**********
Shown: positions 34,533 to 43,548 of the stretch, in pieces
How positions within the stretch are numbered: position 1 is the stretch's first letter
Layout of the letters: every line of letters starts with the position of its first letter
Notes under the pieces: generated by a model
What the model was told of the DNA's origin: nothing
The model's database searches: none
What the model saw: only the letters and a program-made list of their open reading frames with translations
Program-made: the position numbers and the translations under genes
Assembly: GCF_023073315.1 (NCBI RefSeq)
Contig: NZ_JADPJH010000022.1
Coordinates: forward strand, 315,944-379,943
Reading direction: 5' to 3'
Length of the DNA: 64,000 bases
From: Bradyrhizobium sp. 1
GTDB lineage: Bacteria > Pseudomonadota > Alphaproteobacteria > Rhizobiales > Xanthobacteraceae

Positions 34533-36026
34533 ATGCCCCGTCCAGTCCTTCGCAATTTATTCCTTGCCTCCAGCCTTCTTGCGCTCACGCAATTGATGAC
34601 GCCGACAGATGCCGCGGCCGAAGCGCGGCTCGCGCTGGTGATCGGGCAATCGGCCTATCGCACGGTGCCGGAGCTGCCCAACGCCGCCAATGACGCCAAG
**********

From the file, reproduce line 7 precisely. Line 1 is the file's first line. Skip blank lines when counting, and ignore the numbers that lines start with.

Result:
What the model saw: only the letters and a program-made list of their open reading frames with translations